Noe Valley Voice December-January 2011

Nicky Salan, 1934–2011

Cover to Cover Founder Shared the Joy of Children’s Books

By Steve Steinberg



Nicky Salan loved all children’s books, but one of her favorites was A.A. Milne’sWinnie-the-Pooh. This photo, showing Salan sharing a bench with the real Pooh Bear, used to hang above her desk at Cover to Cover, the bookstore she founded in 1976. 

Nicky Salan, founder of the long-celebrated Cover to Cover bookstore, has died. Salan, who was also a pioneer in the San Francisco children’s book trade, passed away on Oct. 10 after a long illness. She was 77.

Cover to Cover was a Noe Valley institution that flourished for almost 30 years at several locations in the neighborhood. The bookstore developed out of Salan’s love for children’s books, which in turn grew out of her efforts to help desegregate the San Francisco city schools back in the 1960s. During that struggle Salan had determined that San Francisco children did not have sufficient access to quality books. “Even the schools did not have enough books for kids to read at that time,” said her daughter, Debra Salan.

Trying to remedy the situation, Salan started a book fair business, called the Book Rack, which she operated out of the basement of her Haight-Ashbury home. She held book fairs in schools and various neighborhood locations twice a week for several years.

In the mid-1970s, Salan took the next step and opened Cover to Cover. The bookstore’s original location was at 24th Avenue and Clement Street in the Richmond District. Initially, Cover to Cover carried mostly children’s books as well as books on Jewish literature and culture. Gradually, Salan expanded her inventory to include more general interest books. “Throughout her career,” said daughter Debra, “my mom’s goal was to match the right person with the right book.”

In the early 1980s, Nicky Salan opened a second Cover to Cover store, in Noe Valley at 24th and Sanchez streets, where See Jane Run is now. Some years later, wanting a larger space, Salan moved the store to 3812 24th St., near the corner of Church Street, occupying today’s Shoe Biz site. Feeling overextended, she eventually decided to close her Richmond District store and concentrate on making the Noe Valley location a success.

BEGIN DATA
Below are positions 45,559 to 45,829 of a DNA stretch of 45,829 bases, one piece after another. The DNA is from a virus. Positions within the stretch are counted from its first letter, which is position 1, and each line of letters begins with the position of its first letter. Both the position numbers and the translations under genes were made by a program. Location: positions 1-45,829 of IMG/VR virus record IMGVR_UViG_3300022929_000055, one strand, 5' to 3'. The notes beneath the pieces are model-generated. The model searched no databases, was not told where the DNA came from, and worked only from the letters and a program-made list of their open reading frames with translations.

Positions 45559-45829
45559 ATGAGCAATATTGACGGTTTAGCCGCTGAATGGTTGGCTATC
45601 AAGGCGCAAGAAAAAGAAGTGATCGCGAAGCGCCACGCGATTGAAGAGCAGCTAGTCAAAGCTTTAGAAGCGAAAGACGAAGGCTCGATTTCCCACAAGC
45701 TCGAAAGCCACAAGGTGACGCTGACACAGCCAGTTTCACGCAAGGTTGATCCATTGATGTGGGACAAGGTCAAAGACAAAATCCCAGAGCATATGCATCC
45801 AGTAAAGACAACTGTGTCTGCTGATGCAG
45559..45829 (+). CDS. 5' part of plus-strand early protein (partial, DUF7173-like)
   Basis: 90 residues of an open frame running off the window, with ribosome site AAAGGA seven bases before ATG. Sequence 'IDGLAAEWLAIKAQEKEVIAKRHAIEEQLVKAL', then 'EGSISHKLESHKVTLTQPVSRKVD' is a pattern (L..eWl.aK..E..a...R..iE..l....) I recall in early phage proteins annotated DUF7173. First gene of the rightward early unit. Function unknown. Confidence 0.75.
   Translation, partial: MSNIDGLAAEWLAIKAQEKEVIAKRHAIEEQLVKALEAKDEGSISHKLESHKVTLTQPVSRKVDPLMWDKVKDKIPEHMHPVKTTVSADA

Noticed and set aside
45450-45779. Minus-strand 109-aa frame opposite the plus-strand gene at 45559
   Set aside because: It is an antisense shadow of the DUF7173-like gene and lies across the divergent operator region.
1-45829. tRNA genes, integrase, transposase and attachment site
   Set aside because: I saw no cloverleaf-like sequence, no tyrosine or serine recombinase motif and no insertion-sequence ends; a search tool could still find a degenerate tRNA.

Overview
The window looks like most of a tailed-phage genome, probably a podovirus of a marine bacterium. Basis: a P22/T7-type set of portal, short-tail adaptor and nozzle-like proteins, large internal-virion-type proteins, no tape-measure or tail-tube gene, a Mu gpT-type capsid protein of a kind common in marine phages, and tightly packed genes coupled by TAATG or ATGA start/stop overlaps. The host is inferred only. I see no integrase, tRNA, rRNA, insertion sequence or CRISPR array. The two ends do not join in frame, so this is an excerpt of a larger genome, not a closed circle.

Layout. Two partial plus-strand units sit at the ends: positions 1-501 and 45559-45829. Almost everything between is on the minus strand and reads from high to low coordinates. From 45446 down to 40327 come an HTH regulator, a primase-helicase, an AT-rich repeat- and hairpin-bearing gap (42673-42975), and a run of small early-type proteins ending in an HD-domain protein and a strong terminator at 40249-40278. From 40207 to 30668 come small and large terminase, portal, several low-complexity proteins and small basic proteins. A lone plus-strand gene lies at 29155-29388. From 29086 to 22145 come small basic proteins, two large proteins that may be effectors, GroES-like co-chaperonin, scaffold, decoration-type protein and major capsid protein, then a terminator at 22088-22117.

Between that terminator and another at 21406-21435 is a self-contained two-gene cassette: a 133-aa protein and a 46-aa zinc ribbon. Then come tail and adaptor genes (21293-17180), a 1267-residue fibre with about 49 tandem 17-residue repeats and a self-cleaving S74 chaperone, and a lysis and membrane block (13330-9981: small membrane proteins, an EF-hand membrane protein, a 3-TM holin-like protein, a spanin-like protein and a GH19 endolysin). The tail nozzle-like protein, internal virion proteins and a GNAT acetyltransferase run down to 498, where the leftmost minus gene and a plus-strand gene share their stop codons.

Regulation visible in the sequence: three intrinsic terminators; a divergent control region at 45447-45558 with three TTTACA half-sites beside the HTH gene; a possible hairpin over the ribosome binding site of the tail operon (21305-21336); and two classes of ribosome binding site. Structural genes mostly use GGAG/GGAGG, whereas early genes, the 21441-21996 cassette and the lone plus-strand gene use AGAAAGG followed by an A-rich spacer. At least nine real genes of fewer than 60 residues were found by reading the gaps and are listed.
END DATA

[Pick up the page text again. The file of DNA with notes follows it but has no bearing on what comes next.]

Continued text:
One of Salan’s triumphs, and an indication of her standing in the children’s book industry, was the appearance of author J.K. Rowling at a signing and reading of her third Harry Potter book at Cover to Cover in 1999. It was the only signing to take place at a Bay Area bookstore. Over the years, many other noted authors chose Cover to Cover as a setting to introduce their work to the public.

Tracy Wynne, who worked for Salan for nine years from 1990 to 1999, and who in 2000 took over the bookstore with partner Mark Ezarik when Salan decided to retire, said it was “a real honor” to work with her.

“She was incredibly talented when it came to children’s books,” Wynne said, calling her “a national figure” in her field.

Cover to Cover’s last location was on Castro Street, near 24th Street. The store finally shut its doors in 2010, a victim of the economy and the changing nature of the book business.

Nicky Salan was born in Ellicott City, Md., the daughter of Sam and Florence Caplan. Her father owned a general merchandise store and her mother was a teacher and member of the Women’s Army Corps (WAC) during World War II. Salan attended Bucknell University in Pennsylvania before switching to Barnard College in New York City, graduating from there in 1955. While at Bucknell, Salan staked an early claim to fame in the literary world by dating future ­author Philip Roth for almost a year. Roth, who would later become famous for such works as Goodbye, Columbus and Portnoy’s Complaint, was also a Bucknell student.

After graduation, Nicky wed Marty Salan, a future advertising executive. Early in their marriage, Marty was drafted into the army, and Nicky went with him when he was assigned duty in Hawaii.

On their way back to Maryland after military service, the Salans stopped off in San Francisco. According to Debra, Salan took one look at San Francisco and said, “I’m never leaving this place.” 

Salan quickly became involved in community affairs, protesting against the Vietnam War as well as working for the integration of the San Francisco public schools.

In retirement Salan passed her time at her house on Vicksburg Street, where she had moved after she and her husband divorced. She followed the San Francisco Giants religiously, never missing a season opener. She was also an avid crossword puzzle player and a gourmet cook.

Besides daughter Debra, Salan is survived by a son, Fred; three grandsons, Aram, Daniel, and Marco Salan; and her beloved chihuahua mix, Charlie, who “misses her very much.”

Services for Salan were held on Oct. 12 at San Francisco’s Sinai Memorial Chapel. Contributions in Salan’s name are welcomed at the Nicky Salan Library Fund at Grattan School, 165 Grattan St., San Francisco, CA 94117.